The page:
The Challenges of Developing and Operating an Underwater Mine
- Steve Searle (IHC Marine and Mineral) | Hans Smit (IHC Marine and Mineral Projects)
- Document ID
- Offshore Technology Conference
- Offshore Technology Conference, 2-5 May, Houston, Texas, USA
- Publication Date
- Document Type
- Conference Paper
- 2011. Offshore Technology Conference
- 5.9 Non-Traditional Resources
- 1 in the last 30 days
- 58 since 2007
- Show more detail
- View rights & permissions
The paper provides an overview of the many challenges facing prospective underwater mining ventures and an overview of processes which have been proven to be successful in overcoming these challenges. The paper is based on 15 years of practical consulting and project experience working with a diverse set of clients and client needs. The information provided will be beneficial to business and project managers involved with exploration and for new mineral resources and underwater sampling and mining systems development.
Underwater mining has been practiced for centuries, but in recent times we have seen both success and failure. As land based resources diminish and technology developments progress, underwater mining has become increasingly accepted as a viable alternative source of minerals to land based resources. Successful operations are built on sound system identification and development processes of the resource, the equipment and the management processes. It is becoming increasingly important to not only focus on the technical solutions but also the system acquisition processes and subsequent operations management of underwater mines to ensure sustainable success.
In order to initiate a sound acquisition process it is necessary to develop a comprehensive set of system requirements which will satisfy the business need. Together with these requirements it is also crucial to gather sufficient geotechnical information to enable mining tool design.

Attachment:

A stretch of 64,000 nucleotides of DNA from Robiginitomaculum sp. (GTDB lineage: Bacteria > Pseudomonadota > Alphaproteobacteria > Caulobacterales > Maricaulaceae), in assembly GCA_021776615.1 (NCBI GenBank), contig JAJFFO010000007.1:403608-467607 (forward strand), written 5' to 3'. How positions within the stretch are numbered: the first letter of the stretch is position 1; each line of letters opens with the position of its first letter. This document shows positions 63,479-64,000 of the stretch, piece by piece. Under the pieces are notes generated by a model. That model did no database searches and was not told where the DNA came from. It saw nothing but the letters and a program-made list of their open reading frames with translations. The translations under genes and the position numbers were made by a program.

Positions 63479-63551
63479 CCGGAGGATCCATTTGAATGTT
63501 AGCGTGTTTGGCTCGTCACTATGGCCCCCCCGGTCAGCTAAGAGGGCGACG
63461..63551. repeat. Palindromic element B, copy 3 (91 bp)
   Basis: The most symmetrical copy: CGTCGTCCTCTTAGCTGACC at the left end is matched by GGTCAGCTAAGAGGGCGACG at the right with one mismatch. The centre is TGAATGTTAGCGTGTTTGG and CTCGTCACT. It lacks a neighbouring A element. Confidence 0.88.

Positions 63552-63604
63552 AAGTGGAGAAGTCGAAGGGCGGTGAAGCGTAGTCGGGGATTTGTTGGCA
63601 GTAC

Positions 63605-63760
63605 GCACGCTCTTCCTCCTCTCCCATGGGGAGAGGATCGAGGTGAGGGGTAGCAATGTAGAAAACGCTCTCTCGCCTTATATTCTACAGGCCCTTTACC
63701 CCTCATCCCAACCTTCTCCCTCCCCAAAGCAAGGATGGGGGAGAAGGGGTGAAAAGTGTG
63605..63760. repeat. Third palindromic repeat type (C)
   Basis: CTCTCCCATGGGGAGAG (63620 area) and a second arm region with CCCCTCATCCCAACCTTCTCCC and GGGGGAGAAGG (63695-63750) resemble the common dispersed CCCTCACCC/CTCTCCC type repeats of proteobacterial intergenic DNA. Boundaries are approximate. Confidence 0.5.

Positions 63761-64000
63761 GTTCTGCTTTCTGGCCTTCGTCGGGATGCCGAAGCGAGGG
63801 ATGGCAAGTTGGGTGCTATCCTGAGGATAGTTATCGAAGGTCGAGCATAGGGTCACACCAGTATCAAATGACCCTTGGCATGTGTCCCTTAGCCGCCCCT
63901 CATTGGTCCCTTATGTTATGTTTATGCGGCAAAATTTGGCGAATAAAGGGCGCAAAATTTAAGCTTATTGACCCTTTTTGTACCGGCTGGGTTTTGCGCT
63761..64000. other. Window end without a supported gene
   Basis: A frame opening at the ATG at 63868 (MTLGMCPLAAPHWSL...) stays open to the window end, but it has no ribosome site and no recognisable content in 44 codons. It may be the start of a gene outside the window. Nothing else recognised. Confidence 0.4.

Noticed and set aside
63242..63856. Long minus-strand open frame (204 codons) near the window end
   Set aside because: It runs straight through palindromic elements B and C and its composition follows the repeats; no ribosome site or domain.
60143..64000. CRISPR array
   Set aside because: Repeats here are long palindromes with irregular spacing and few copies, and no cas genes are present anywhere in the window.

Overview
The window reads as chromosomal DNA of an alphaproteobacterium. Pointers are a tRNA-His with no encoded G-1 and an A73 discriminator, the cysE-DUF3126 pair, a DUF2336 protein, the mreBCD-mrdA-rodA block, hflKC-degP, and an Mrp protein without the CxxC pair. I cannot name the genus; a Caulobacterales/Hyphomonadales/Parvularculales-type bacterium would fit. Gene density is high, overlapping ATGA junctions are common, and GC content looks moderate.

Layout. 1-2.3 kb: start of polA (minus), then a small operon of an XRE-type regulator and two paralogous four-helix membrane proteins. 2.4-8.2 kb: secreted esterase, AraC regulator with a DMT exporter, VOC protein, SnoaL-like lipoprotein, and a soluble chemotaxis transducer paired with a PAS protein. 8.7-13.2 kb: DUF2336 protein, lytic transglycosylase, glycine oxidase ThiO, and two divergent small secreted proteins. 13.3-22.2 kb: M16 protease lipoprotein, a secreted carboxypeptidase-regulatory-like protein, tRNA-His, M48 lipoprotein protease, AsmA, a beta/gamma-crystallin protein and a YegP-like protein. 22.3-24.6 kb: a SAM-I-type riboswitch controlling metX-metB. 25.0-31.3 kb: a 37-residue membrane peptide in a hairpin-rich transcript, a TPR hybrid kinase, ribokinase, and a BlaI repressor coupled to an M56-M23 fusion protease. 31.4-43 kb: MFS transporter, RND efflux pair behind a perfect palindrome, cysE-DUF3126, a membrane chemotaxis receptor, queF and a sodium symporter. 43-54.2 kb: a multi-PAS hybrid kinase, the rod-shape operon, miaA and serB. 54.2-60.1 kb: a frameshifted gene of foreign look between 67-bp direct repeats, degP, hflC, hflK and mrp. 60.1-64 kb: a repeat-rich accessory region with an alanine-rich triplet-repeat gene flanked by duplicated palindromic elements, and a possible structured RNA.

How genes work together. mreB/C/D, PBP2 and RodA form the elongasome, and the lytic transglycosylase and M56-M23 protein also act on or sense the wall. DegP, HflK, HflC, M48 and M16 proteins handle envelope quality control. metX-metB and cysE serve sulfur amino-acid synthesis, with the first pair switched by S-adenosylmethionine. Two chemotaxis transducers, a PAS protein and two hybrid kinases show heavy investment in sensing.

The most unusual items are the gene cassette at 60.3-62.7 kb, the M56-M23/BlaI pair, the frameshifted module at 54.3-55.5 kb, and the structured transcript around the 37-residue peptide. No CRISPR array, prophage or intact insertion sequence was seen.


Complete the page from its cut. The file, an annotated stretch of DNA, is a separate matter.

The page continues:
It is equally important to be aware of and manage the regulatory and environmental aspects during the development process. The process of licensing and approval can take years, and as such, it is necessary to initiate these processes very early in the mine development cycle. Mines within the exclusive economic zones are governed by the coastal nations legislation, and mines beyond that are governed by the International Seabed Authority.
System acquisition requires a structured approach to ensure successful identification, selection and development. Due to the relatively recent and progressive move into underwater mining there are few ‘off the shelf' solutions and as such it must be accepted that there will be some level of development in most if not all underwater mining projects. Challenges include clients unfamiliar with the underwater mining environment, lack of geotechnical information, ore-body variability, reliance on research and development, early investment requirements during the project cycle, and limited benchmarking opportunities. Specific project implementation and operations challenges are in many cases similar to the offshore industry. Challenges include space and weight constraints, implementation in foreign countries, and complex integration of marine, mining and beneficiation plant equipment on highly congested work sites.
Mining is by nature a harsh working environment for both people and equipment. A thorough development process of both the resource and the mining systems, and sufficient investment in personnel and equipment can however mitigate the risks and set resource license holders up for many years of profitable operations.
|File Size||2 MB||Number of Pages||7|